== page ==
• Wesley So: Georgia on our mind



    Clothes make the men in the case of Grandmaster Wesley So.

    When he won the tough Tata Steel Chess Tournament in January this year in The Netherlands, Wesley, a native of Cavite, received the winner’s trophy dressed in barong, which is the closest get-up that you can get for Filipino gentlemen that screams “P’re, Pinoy ako!”

    But what would he wear if he bagged the first prize of $120,000 in the ongoing FIDE World Chess Cup being held in Tbilisi, Georgia?

    Maybe, he will still go for another barong, or maybe, he will choose an “amerikana,” the Western suit that seems to be favored by chess players, at least in Tata, the FIDE cup and other giants-only competitions.

    If the Filipino whiz, who is currently No. 8 in the FIDE’s latest (August) rankings, went for the widely regarded national costume for men, then he would have declared, if symbolically, where he comes from and to the relief of Filipino chess fans who could still call Wesley their own.

    If he went the other way and wore the Western suit in accepting the champion’s trophy plus the cash prize in the Georgian capital, then it could be a warning that he would be sending all his barong to ukay-ukay shops or charities and to the disapproval of Filipinos, even those who would have a hard time telling the difference between a castle and a rook.

    Local politicians and hangers-on making pawns of the likes of Wesley, 23, probably would not care if the homegrown GM walked up the Tbilisi stage naked or waving a small American flag.

    The US banner means that Wesley is representing the US Chess Federation in the 2017 FIDE World Chess Cup, not the National Chess Federation of the Philippines.

    The Caviteno’s trouble began in 2103 when he won that year’s gold medal in chess at the Universiade.

    Philippine chess authorities reportedly refused to hand Wesley the P1- million cash incentive that is by tradition and by law given to the top podium finisher in any tournament sanctioned by the International Olympic Committee.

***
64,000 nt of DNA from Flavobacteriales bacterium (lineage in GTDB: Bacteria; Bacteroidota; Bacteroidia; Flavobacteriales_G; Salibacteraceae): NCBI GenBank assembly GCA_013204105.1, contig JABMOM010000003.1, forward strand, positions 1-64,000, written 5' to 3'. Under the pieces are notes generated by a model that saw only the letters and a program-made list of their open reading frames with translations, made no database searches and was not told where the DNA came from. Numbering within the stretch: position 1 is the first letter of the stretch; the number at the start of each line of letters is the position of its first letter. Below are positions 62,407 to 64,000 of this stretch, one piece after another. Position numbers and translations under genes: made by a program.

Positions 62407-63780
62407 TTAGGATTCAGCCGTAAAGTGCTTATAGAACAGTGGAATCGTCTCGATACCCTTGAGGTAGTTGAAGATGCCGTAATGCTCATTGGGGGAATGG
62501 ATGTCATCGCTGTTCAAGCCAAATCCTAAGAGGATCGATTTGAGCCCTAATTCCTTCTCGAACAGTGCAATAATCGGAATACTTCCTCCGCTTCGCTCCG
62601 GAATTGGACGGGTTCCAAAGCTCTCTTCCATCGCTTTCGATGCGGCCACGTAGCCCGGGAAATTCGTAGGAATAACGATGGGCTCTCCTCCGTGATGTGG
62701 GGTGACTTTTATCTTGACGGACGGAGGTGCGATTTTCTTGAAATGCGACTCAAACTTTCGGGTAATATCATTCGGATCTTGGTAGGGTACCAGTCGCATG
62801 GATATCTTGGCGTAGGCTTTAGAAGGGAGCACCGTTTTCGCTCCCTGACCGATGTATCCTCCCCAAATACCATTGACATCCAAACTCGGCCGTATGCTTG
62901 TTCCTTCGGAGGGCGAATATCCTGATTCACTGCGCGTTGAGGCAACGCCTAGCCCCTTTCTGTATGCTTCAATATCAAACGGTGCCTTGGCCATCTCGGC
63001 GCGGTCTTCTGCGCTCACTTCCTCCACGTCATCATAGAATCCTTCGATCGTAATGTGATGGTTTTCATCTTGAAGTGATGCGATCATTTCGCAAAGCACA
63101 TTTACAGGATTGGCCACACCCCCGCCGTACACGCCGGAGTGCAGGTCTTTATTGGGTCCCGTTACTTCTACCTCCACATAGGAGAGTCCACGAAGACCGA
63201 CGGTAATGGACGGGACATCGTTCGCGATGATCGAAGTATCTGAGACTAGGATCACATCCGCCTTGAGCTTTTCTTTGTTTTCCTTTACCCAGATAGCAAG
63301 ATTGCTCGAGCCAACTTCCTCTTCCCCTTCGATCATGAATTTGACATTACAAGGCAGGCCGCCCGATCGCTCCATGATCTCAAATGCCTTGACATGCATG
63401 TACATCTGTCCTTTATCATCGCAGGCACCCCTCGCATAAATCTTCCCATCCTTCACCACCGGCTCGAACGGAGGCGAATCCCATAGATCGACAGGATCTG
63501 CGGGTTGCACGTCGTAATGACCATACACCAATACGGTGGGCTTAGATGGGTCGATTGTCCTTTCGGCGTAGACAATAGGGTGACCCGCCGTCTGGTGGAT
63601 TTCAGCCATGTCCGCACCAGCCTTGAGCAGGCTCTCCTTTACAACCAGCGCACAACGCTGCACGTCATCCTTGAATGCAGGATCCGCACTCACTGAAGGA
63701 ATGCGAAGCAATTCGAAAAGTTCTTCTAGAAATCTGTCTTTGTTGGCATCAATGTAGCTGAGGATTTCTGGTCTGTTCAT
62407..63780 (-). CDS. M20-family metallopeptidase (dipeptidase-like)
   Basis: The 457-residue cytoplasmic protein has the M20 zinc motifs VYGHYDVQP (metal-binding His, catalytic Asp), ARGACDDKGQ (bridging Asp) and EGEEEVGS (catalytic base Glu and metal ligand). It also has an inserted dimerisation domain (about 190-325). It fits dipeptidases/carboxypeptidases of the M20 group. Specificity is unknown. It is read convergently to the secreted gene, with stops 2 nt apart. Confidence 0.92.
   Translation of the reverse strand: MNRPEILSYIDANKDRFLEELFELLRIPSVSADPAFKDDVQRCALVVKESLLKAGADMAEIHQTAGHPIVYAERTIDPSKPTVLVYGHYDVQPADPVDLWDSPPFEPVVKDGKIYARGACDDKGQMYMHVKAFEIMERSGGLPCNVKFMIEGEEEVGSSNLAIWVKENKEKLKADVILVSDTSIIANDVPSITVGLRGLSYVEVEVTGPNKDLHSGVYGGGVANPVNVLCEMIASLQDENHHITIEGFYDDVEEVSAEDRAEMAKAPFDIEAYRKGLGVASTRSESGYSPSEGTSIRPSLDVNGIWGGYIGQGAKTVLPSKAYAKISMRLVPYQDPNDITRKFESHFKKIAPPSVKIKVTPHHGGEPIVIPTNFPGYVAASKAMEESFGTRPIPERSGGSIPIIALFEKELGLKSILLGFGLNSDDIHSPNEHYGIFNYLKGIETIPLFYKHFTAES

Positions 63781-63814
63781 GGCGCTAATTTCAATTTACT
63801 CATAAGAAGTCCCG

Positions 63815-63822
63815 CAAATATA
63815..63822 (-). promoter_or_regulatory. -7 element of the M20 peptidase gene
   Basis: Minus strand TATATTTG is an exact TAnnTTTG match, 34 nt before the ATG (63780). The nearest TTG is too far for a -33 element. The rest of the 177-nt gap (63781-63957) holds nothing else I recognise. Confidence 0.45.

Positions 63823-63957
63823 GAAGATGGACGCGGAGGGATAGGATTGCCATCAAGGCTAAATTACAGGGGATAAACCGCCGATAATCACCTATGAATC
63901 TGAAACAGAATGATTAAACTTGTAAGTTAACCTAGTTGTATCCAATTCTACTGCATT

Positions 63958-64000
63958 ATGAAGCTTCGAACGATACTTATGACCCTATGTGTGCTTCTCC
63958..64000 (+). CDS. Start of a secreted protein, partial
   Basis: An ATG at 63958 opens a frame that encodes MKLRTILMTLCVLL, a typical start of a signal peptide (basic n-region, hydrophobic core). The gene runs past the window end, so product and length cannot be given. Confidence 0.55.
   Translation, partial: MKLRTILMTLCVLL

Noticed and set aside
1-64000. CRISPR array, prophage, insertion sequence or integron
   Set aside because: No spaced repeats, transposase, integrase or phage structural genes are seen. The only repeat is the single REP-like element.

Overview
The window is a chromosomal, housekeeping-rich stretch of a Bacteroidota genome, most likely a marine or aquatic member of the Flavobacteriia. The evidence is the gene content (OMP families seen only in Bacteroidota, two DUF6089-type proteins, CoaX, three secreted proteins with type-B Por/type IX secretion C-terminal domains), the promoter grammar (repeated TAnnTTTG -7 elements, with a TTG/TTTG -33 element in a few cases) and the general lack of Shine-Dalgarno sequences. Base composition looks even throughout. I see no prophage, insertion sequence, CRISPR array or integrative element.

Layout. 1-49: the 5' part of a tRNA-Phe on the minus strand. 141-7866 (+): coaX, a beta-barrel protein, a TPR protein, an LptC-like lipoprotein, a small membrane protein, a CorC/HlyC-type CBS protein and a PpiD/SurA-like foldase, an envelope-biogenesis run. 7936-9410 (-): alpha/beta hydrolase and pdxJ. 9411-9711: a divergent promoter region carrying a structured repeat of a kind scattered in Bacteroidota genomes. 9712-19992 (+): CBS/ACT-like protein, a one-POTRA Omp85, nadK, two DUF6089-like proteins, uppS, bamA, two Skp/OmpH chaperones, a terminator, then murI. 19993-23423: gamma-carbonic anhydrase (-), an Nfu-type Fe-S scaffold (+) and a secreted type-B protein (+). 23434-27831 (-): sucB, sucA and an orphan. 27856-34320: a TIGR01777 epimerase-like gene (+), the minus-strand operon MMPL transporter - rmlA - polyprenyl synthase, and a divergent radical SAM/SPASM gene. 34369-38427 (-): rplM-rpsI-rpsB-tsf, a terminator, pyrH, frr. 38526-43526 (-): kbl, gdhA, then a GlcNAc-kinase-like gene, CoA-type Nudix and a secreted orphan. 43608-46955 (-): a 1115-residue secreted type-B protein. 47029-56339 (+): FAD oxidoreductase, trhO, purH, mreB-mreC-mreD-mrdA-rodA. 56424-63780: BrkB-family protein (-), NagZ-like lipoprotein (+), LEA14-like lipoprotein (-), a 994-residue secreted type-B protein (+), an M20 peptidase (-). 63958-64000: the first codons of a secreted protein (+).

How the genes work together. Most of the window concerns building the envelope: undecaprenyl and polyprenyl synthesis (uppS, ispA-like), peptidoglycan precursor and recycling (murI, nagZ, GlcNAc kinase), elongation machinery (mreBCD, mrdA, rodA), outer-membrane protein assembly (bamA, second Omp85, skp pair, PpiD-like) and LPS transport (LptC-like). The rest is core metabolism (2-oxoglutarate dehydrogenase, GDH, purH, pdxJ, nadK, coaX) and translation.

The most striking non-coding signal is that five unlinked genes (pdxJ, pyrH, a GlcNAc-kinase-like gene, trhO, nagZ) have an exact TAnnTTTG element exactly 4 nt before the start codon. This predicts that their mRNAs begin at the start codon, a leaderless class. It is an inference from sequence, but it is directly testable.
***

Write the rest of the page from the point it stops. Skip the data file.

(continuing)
It has been argued that this embarrassing episode in Philippine sports prompted Wesley to move to the United States in 2015.

    The Filipinos’ loss (excluding arbiters of the sport who think that “mate” is the name of their cousin who prefers the lower case “m”) is the Americans’ gain.

    Two years after the US Chess Federation accepted him with open arms, Wesley paid them back by helping America take the gold medal in the 2017 Chess Olympiad.

    And now, he is in the semifinals of this year’s FIDE World Chess Cup.

    A victory over Chinese GM Ding Liren would send Wesley to the finals against either GM Levon Aronian of Armenia or GM Maxime Vachier –Lagrave of France.

    Already, the Filipino (or already naturalized American?) wunderkind made history by becoming the first (Filipino?) to reach the semifinals of the ongoing FIDE tournament.

    Chess honchos in the Philippine Islands who made things difficult for Wesley and his family can keep their P1 million.

    Wesley and Ding each are already assured of $50,000 for making it to the Final Four.

    Talk of the one that got away.

    Good luck to Mr. So, this corner will be rooting for you, win or lose in Georgia.


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